by Hogan McLaughlin
I was concerned that as the Game of Thrones season progressed, there might not be much to keep pulling from as the battles begin to rage. Game of Thrones has always used costuming tactically but gone are the days of Margaery Tyrell’s backless gowns and Cersei’s Lannister-red robes. As I mentioned last week, everyone is in battle-mode so they’ve found a look that effectively works for them and are sticking to it. However, while “Stormborn” doesn’t provide many new and exciting costumes, it does give us some insight into the minds of the characters and why their tactics are evident in their clothing.
We open the episode at Dragonstone and it is obvious that this is the same day that Daenerys & Co. arrived because they are all wearing the same garments from the previous episode. Still, it is a happy coincidence that Dany is still wearing one of her more elaborately decorated outfits because she is asked for an audience right away. Melisandre enters in her usual red travel robes. Quickly it becomes obvious that Dany doesn’t need to prove anything to her, by way of heraldry and costume.
Cersei, however, still feels the need to exact power over her courtly guests. She addresses Randyll Tarly and the other Lords of the Reach in her same coronation outfit because they weren’t there to bear witness to it the first time, and also because she knows that Randyll won’t be wowed by the heavy embellishments of the neckpiece she received Euron in. Euron likes ostentatious dress so he was no doubt taken with the theatrics. Randyll is a military man, so Cersei dresses the part. She’s in the same Tywin-inspired battle gown to exact her power, and tops it off with her military shoulder armor. She looks the part of both royal queen and army commander. Interestingly, the underdress is the same as the one she wore in the previous episode while speaking with Jaime, but she feels able to rid herself of the armor with him. Partly because she loves and trusts him, partly because she knows he fears her regardless of what she’s wearing. While in the dungeons with Qyburn, she removes her crown but keeps her shoulder armor, signaling that she still needs to keep her trusted advisors as arm’s length.
Dany, again, takes a subtler approach with her advisors. During the war council, she wears the same silhouette of her “homecoming” dress, but the embroidery and beading are gone and replaced with a scale-like textile and a silver dragon pin. These women have come to talk strategy. They have already pledged their support to the Targaryen cause so formalities by way of clothing are unnecessary.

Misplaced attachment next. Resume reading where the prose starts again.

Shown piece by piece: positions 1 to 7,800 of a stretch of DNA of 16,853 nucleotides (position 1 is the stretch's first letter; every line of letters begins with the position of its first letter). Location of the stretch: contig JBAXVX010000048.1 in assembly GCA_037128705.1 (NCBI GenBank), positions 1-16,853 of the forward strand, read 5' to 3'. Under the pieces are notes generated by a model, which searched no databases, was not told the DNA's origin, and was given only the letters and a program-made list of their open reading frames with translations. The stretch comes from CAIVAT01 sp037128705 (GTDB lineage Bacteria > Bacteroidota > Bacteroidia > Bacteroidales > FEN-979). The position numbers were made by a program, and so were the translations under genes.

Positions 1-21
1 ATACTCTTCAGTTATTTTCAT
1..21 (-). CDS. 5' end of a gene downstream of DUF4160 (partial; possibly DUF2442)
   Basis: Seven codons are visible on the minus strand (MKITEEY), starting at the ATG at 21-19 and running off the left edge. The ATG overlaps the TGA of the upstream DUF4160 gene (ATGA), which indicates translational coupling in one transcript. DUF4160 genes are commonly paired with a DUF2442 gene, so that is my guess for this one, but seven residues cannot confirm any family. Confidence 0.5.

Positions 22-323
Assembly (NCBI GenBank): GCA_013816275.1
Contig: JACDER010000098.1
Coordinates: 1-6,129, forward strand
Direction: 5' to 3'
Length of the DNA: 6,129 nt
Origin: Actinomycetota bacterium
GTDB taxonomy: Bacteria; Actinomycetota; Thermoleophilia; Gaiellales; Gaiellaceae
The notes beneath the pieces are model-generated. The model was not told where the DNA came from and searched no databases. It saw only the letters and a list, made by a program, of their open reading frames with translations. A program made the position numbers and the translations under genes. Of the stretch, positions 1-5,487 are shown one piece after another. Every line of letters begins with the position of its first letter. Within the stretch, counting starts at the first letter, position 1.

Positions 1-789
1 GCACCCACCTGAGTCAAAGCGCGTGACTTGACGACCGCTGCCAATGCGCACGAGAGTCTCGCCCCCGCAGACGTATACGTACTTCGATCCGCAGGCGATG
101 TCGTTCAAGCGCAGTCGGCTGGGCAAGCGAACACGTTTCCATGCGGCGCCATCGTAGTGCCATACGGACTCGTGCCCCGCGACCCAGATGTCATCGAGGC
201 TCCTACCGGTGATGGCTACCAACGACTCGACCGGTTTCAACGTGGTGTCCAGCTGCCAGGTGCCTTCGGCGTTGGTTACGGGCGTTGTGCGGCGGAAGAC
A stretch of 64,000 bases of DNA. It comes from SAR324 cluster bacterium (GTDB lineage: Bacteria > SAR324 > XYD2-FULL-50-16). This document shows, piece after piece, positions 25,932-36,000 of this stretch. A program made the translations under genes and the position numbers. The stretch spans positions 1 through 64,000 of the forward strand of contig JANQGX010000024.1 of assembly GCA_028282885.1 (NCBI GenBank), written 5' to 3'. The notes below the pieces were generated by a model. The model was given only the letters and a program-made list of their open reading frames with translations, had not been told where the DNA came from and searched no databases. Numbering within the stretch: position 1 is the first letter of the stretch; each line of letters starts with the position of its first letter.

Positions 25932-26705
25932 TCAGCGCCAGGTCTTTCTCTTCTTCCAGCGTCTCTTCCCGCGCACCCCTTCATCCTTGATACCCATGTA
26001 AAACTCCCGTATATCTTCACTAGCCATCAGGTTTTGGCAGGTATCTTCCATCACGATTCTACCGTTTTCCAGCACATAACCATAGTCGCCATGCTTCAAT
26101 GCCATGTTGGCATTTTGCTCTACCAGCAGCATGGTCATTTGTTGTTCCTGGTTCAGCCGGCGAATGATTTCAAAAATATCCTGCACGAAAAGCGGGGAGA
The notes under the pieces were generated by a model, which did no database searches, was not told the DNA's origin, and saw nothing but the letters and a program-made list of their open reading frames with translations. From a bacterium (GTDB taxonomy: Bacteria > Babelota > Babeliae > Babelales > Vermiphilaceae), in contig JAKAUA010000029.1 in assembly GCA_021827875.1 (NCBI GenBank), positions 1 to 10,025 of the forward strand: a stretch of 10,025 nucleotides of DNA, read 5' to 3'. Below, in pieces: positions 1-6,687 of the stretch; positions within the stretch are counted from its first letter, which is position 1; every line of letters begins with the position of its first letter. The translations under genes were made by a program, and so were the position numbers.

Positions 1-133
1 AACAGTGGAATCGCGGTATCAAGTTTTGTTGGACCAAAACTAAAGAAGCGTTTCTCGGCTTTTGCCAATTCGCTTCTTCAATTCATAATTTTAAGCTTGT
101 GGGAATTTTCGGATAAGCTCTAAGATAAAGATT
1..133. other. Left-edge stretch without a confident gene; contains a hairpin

Olenna wears a very stripped-down version of her signature look. She will be in mourning for however long she lives and is now beyond the pretense of wearing golden roses, exaggerated shoulders, and any color at all in her gowns.
Ellaria is wearing what is considered to be the masculine Dornish costume. Her coat is the same shape as Oberyn’s in Season 4, as well as every male in court at Sunspear in Season 5, but her signature pointed shoulders are implemented. She has entered the fold for vengeance for Oberyn so, in turn, she is dressing like him. Interestingly, the dominant colors in the brocade are blues and mauves, which were the colors we mostly saw Prince Doran wearing when he was ruling. Ellaria now has control over the region so she is also dressing like their prince.
Yara is wearing her same armored out-of-battle clothing that we’ve come to expect from her.
While the Dornish fleet sails home, the company is attacked by Euron. No one has time to change into full armor so the Sand Snakes rush to put their breastplates over their coats that they are already wearing. Like their mother, they had been taking the full masculine look in place of the embroidered organza gowns we saw them all (save for Obara) in before they murdered Doran.
Euron’s armor is surprisingly restrained when compared to how he presented himself to Cersei in the last episode. Perhaps it’s the way the scene was shot but the color registers as a much deeper black than any other character’s black costume. Not surprising, as he is in full villain mode.
In a final heartbreaking costuming choice, Theon and Yara are dressed almost identically to show unity, until Theon’s tragic past comes back to haunt him.
A Few Stray Thoughts
Missandei, Grey Worm, and Tyrion are all wearing outfits that directly echo Dany’s new silhouette. Additionally, the Unsullied armor and Dany’s clothing are unified though the shoulder treatment.
It’s uncanny how much Arya is dressed to look like her father.
The difference between what the Tarlys wear to court and what their lords, the Tyrells, wore is like night and day. Randyll sees zero need for finery.
With everyone around him wearing big, fur-trimmed cloaks for practical purposes, Littlefinger still insists on wearing his signature look, even if it is lined for the cold.
Hogan McLaughlin is an American fashion designer, artist, and dancer. He began his professional career as a ballet dancer, performing with the internationally acclaimed Hubbard Street 2 and Hubbard Street Dance Chicago. In 2011, he met and collaborated with artist Daphne Guinness on his first garments, which ended up on display in the windows of Barneys New York Madison Avenue, and at the Museum at the Fashion Institute of Technology. Later that year, McLaughlin launched his first collection under his name, and was subsequently profiled by The New York Times, WWD, Vogue.com, among other publications, and had the opportunity to create custom looks for a number of high profile clients including Lady Gaga. As an illustrator, he has had the pleasure of creating promotional images for HBO’s Game of Thrones in multiple seasons of the DVD “Histories and Lore” features, as well as images for Showtime’s Penny Dreadful, and History Channel’s Vikings.